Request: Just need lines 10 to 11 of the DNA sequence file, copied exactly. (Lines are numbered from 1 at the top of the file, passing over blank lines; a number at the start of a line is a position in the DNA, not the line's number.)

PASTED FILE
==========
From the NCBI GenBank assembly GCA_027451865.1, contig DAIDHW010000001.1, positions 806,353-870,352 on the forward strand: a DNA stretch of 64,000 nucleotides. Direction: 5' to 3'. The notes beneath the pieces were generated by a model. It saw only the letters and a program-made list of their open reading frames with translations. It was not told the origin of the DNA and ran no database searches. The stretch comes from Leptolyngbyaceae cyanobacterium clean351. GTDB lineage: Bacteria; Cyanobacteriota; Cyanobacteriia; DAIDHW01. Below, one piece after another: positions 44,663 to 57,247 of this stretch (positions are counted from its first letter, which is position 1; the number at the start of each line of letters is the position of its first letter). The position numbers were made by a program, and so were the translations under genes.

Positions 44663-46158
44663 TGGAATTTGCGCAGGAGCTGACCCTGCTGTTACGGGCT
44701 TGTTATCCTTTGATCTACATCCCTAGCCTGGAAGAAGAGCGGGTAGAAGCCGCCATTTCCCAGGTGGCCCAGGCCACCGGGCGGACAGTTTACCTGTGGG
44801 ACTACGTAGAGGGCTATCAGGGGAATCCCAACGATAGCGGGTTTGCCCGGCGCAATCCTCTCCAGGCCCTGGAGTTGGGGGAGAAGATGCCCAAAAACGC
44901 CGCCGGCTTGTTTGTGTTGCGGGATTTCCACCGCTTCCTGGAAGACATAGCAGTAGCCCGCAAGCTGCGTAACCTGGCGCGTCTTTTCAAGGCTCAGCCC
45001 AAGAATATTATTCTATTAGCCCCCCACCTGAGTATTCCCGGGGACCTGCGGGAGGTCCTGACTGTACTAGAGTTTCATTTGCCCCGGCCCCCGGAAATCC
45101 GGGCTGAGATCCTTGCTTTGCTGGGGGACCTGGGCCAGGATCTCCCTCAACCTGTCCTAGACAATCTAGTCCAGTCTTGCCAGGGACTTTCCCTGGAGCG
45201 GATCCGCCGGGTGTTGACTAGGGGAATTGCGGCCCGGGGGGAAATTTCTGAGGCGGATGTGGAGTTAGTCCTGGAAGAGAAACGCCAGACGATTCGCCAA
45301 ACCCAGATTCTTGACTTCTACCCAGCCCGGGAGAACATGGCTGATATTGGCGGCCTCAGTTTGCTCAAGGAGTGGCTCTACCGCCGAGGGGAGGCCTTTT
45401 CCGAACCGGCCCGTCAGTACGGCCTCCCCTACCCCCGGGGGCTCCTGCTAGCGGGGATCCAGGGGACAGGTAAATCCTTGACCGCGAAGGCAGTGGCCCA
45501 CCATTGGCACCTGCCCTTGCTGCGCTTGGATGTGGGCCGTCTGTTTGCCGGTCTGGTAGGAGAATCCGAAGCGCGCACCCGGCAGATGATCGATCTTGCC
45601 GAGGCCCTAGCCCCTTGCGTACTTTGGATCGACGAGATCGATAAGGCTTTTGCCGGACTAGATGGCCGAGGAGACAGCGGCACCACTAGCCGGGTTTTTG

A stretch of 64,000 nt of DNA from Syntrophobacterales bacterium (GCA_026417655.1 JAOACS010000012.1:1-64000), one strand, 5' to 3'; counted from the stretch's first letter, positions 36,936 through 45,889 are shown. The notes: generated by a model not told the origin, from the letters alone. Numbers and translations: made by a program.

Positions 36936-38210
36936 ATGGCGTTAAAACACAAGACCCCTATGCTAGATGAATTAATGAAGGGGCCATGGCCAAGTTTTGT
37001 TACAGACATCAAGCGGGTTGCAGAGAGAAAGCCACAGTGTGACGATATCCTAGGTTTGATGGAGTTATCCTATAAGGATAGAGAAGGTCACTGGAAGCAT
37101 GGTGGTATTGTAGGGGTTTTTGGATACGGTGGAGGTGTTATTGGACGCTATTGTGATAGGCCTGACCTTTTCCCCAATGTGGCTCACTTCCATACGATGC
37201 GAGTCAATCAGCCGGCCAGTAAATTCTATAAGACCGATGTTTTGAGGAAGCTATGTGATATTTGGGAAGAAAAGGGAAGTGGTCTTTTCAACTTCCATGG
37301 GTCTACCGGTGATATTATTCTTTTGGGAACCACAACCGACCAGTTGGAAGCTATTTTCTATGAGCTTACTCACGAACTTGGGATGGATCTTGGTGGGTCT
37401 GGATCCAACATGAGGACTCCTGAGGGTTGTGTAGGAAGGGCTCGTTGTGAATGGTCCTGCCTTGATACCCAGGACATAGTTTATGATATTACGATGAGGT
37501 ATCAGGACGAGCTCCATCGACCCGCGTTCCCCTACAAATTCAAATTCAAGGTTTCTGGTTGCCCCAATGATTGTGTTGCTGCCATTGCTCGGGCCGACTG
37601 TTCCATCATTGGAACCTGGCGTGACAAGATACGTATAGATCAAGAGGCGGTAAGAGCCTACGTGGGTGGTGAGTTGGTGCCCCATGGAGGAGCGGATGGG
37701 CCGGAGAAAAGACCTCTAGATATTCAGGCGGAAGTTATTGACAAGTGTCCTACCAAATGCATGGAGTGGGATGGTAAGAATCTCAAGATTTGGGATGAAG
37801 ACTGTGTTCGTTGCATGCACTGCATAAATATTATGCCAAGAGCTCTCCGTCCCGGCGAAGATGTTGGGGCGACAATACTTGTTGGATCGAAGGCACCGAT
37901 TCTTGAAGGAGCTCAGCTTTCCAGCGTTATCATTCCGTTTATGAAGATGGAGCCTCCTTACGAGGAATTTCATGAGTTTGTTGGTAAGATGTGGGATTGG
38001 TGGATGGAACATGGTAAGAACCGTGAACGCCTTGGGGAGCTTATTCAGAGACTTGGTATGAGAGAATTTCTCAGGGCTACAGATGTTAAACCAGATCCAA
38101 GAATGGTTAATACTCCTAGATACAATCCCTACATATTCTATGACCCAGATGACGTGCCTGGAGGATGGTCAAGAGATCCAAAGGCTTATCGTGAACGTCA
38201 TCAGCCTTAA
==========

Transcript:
45301 ACCCAGATTCTTGACTTCTACCCAGCCCGGGAGAACATGGCTGATATTGGCGGCCTCAGTTTGCTCAAGGAGTGGCTCTACCGCCGAGGGGAGGCCTTTT
45401 CCGAACCGGCCCGTCAGTACGGCCTCCCCTACCCCCGGGGGCTCCTGCTAGCGGGGATCCAGGGGACAGGTAAATCCTTGACCGCGAAGGCAGTGGCCCA